Confession time: I totally procrastinated while writing this article (I know, the irony in the air is thick right now).
What might come as a surprise to you, though, is that I consciously chose to procrastinate.
I listened to podcasts. I read Amy Poehler’s Yes, Please. I took a nap (or three). I went out with friends. I did all these things while my deadline for the first draft of this article grew closer and closer, each minute ticking by. But I didn’t get mad at myself for not getting started. I didn’t even think about how I wasn’t writing my article.
When you’re in tune with your own writing process, you understand how procrastinating can actually be a part of your process, just as much as brainstorming, outlining, drafting, revising, and proofreading are all steps in the writing process.
How well do you know your audience?
You probably know if they’re customers, clients, stakeholders, or supporters. You may know if they’re fans, interested but not engaged, or occasional visitors. But even if you have data on your audience, how well do you actually know them?
Do you know what they need? What they desire? What moves them to action?
When you’re creating content you hope they consume, are you creating that content with them in mind, or are you only pushing something you want at them?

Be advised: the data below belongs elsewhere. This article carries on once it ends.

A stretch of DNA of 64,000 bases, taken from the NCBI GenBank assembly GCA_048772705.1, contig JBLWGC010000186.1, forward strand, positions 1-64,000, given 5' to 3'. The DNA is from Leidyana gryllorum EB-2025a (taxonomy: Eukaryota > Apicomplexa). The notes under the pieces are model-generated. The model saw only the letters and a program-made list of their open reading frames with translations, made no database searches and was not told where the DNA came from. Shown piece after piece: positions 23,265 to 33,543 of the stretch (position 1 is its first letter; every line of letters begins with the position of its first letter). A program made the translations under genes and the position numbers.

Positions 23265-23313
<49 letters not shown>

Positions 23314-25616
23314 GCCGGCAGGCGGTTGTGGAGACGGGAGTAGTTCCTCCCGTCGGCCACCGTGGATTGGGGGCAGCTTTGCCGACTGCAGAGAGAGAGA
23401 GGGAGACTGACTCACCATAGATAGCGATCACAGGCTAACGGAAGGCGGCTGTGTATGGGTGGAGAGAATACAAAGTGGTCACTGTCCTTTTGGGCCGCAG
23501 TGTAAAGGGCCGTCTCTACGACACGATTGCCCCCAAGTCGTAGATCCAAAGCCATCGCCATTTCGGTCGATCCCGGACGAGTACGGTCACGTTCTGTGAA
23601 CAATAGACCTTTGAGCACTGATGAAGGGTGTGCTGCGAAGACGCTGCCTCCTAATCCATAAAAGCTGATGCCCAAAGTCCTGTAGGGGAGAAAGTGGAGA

Despite how much writing can be a pleasurable hobby, there are a staggering amount of “don’ts” that writers are told to avoid in order for their work to be viewed as “good.” Don’t use adjectives. Don’t give any exposition ever. Don’t use clichés or tropes because X audience is tired of them.
Don’t do this, don’t do that, on and on, until you stop and realize that, if you choose to not do all of the things you’re not supposed to do, well… you wouldn’t get much writing done, would you? There’d be no wiggle room for it.
“It is difficult to keep the public interested… the supply of new ideas is not endless,” complains the narrator of Donald Barthelme’s “The Flight of Pigeons from the Palace.”
For every writer, whether they pen literary fiction or produce streams of online content, the fight to stay interesting is an ongoing one.
Interesting to the reader, interesting to ourselves as writers, and interested in the process of putting words on a page. It is all too easy for overfamiliarity to seep in, causing mind-numbing boredom first in the writer, and in turn, the reader.